US Attorney Joins Probe Into LAPD’s Handling of Les Moonves Sex Assault Accusations

The investigation, which involves a police captain with ties to CBS executives who worked to hush up the allegations, may now result in federal charges

Les Moonves
Les Moonves (Getty Images)

A federal corruption prosecutor has joined the Los Angeles Police Department investigation into allegations that the department mishandled a sexual assault complaint against former CBS CEO Leslie Moonves, the Los Angeles Times reported, citing the LAPD.

The news follows word that the department opened a probe in November into a now-retired LAPD officer’s alleged efforts to keep accusations leveled against the former CEO in 2017 that dated from the 1980s from going public.

Any criminal conduct uncovered in the probe would likely have occurred too far in the past to prosecute under local laws that have a three-year statute of limitations, the Times reported.

But the revelation that Mack Jenkins, head of the criminal division that includes the corruption unit for the U.S. attorney’s office in Los Angeles, is working with the LAPD, opens up the possibility of federal charges against the officer and possibly others in the department involved in the case.

The LAPD’s inquiry was revealed following a bombshell report from the New York Attorney General last year that announced that Moonves and Paramount Global would pay a combined $24.5 million to CBS shareholders to settle insider trading and sexual misconduct claims.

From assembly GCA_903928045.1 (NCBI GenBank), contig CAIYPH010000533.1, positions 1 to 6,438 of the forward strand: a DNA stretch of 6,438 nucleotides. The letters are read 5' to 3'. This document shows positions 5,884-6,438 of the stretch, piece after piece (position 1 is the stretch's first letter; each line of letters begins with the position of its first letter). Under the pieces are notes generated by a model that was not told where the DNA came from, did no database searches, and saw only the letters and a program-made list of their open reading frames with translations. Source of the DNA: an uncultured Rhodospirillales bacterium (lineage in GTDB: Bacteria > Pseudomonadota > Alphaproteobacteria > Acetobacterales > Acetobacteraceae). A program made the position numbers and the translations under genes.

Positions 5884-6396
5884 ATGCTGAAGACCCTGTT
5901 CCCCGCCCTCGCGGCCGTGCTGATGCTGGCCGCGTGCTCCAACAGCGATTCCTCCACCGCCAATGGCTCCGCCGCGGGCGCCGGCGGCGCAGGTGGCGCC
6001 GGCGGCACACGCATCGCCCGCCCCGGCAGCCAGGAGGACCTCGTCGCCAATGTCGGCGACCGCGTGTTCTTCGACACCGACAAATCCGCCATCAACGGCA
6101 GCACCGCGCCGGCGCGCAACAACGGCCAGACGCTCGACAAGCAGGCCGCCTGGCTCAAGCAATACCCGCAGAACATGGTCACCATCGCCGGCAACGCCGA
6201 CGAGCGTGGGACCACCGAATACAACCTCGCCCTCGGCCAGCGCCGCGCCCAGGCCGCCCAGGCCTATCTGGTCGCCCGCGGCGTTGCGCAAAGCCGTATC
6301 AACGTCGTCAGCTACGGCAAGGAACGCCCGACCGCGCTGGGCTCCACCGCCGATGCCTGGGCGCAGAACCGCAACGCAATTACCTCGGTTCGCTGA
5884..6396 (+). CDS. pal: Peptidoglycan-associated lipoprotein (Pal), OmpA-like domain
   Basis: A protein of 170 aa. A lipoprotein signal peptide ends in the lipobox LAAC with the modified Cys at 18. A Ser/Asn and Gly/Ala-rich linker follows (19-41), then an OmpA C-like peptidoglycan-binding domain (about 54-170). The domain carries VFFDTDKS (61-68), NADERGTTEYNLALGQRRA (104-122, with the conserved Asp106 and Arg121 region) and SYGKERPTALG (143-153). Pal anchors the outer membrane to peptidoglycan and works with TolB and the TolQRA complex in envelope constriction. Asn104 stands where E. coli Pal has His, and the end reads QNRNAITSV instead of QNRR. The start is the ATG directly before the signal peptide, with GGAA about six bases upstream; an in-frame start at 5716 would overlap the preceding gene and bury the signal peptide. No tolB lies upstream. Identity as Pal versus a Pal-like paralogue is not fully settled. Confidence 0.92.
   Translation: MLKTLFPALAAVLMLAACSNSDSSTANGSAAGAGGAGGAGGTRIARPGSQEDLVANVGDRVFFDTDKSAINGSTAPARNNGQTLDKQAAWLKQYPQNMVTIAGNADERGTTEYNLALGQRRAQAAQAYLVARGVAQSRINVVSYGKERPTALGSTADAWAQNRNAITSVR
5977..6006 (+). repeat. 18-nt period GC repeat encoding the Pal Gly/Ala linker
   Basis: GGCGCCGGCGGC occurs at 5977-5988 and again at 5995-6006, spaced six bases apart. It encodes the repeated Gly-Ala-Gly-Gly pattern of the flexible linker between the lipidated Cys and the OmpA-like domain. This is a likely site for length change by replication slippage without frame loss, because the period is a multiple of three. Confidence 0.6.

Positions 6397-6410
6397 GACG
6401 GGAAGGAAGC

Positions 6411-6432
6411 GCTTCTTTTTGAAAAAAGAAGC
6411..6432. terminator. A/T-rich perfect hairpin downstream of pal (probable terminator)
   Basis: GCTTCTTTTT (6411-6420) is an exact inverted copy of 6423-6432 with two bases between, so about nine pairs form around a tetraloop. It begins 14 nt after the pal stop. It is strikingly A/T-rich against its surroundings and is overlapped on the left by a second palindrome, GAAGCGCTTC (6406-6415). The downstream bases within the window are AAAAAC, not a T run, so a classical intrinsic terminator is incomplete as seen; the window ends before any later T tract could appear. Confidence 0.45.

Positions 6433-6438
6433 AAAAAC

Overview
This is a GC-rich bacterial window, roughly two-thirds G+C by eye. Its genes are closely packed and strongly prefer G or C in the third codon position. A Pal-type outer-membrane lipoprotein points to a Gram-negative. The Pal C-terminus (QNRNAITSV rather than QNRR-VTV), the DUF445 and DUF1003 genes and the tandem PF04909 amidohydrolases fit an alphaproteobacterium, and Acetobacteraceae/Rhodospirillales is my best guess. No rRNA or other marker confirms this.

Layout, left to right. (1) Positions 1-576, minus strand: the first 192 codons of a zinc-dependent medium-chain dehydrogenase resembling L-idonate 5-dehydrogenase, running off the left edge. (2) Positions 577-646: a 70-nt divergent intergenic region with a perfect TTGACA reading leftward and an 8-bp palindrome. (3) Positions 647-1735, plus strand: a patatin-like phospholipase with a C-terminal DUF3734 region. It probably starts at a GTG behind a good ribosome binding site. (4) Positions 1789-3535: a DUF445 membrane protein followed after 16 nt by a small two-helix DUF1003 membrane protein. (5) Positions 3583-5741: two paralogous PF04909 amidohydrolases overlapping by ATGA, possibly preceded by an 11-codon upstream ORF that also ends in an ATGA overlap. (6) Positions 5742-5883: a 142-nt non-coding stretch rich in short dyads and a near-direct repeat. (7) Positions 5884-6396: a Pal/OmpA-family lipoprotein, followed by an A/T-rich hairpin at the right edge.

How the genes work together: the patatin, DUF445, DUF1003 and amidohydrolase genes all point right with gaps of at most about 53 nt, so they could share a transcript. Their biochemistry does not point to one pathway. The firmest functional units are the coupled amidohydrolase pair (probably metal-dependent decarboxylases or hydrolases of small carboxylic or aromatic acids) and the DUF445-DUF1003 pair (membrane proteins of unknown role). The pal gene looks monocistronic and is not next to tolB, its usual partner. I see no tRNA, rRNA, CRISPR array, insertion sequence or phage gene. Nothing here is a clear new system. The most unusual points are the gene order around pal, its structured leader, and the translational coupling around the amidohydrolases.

The New York AG’s report said that the officer, later identified as former Commander Cory Palka, worked with executives for months to hush up the allegations, even as a CBS executive maneuvered to sell $8.9 million in stock before anything went public, while the #MeToo movement whipped through in the industry.

Palka was accused of sharing an unredacted, confidential police report filed by Phyllis Golden-Gottlieb that claimed Moonves forced her to perform oral sex on him in his car in 1986 and detailed other inappropriate conduct.

The AG’s report said Palka, who had a longstanding relationship with the company, where he moonlighted as an executive bodyguard, had a private meeting with Moonves to discuss the allegations, where he promised to keep the executive apprised of interactions between his accuser and the police.

He then worked to keep Golden-Gottlieb quiet. Her allegations didn’t become public until 2018, after the LA district attorney turned the case down. She died last year.

Palka retired from the department in early 2021 after a 34-year career. The department has said it did not know of the officer’s involvement until the New York AG report came to light.